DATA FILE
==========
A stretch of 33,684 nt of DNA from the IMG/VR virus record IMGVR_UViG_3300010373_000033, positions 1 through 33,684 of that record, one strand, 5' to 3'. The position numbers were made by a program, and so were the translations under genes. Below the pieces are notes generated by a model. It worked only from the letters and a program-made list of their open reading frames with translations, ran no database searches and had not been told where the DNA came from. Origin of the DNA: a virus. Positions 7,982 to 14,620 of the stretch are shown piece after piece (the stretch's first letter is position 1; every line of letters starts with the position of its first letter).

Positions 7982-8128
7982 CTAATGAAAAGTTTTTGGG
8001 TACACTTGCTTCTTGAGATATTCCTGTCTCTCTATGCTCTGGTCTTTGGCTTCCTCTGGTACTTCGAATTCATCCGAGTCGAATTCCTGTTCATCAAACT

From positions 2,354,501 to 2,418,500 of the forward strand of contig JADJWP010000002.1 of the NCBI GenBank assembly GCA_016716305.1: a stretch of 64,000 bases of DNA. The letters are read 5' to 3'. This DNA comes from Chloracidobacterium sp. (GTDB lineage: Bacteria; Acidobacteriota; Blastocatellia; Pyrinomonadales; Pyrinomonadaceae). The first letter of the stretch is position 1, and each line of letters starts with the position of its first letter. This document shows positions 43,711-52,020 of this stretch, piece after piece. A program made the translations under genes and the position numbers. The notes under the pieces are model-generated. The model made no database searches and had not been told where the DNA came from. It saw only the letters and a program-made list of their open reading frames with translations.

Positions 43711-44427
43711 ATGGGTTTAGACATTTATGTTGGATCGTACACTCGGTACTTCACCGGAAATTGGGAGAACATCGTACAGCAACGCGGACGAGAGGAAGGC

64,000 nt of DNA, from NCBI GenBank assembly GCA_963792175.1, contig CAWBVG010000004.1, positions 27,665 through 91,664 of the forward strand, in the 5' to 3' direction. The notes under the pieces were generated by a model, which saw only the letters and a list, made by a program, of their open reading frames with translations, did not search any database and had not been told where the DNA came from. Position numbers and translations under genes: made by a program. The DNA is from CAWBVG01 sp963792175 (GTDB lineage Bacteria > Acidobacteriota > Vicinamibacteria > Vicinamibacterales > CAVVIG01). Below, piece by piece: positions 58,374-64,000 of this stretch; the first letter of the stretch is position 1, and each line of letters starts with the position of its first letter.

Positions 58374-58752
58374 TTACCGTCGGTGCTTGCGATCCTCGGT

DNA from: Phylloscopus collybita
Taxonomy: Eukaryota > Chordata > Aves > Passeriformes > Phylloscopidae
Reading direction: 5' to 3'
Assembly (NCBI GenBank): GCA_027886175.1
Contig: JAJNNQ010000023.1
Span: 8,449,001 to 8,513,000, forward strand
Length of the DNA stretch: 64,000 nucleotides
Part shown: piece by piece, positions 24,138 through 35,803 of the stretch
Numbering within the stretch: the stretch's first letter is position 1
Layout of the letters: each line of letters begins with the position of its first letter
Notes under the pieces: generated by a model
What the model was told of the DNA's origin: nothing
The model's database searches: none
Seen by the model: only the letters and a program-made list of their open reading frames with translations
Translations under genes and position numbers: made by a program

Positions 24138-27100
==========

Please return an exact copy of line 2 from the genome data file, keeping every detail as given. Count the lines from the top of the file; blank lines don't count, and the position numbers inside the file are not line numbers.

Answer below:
Positions 7982-8128